In fact, this natural scale enables a cross-sectoral approach, considering water as a central element of energy, agriculture, finance, industry, tourism, the environment and fisheries.

Successful implementation requires cooperation between all sectors and levels of governance, both within national basins and across borders in the case of shared basins and transboundary rivers.

IWRM at basin level must include adaptation to climate change, preservation of biodiversity and transboundary cooperation, in order to accelerate the achievement of the Sustainable Development Goals (SDGs) adopted by the United Nations in 2015, “a global call to action to eradicate poverty, protect the planet and ensure that all people live in peace and prosperity by 2030“.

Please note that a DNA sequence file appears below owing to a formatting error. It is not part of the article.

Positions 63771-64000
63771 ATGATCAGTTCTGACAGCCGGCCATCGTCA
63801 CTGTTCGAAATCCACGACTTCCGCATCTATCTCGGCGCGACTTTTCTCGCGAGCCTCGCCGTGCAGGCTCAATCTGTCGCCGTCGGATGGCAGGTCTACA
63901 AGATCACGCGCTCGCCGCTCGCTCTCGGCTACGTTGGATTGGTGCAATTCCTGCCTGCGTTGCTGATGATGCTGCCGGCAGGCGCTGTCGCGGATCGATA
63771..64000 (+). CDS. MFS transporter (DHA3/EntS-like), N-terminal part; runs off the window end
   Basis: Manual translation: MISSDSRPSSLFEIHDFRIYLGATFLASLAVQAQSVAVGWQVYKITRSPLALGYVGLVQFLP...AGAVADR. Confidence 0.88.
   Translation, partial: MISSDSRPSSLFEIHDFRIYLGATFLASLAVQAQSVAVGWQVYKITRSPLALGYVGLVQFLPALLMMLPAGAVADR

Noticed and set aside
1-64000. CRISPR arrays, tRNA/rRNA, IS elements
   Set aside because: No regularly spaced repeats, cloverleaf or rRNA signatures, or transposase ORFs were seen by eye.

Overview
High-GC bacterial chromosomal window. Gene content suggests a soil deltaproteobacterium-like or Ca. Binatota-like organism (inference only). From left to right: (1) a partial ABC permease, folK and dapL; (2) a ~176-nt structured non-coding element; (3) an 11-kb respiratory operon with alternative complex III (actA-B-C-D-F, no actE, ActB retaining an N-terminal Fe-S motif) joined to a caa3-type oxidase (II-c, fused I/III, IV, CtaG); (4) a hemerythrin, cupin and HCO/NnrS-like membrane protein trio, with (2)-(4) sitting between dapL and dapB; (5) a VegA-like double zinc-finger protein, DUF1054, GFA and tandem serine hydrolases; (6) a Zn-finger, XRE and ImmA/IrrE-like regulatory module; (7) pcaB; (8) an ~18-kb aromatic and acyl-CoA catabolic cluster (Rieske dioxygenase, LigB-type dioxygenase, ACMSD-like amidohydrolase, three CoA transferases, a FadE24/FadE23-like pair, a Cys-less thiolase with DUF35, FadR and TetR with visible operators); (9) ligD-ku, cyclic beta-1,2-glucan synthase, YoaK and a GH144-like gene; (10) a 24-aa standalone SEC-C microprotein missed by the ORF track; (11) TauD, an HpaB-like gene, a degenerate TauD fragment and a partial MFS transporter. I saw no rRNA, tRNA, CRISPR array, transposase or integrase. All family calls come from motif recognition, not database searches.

Integrated water management is therefore seen in relation to economic efficiency, environmental protection, sustainability, the specific needs of each country in terms of economic and social development, and decision-making that must be guided by the needs of all stakeholders and users of water resources.

Public and private investment in the water sector must be economically efficient, socially acceptable and financially sustainable.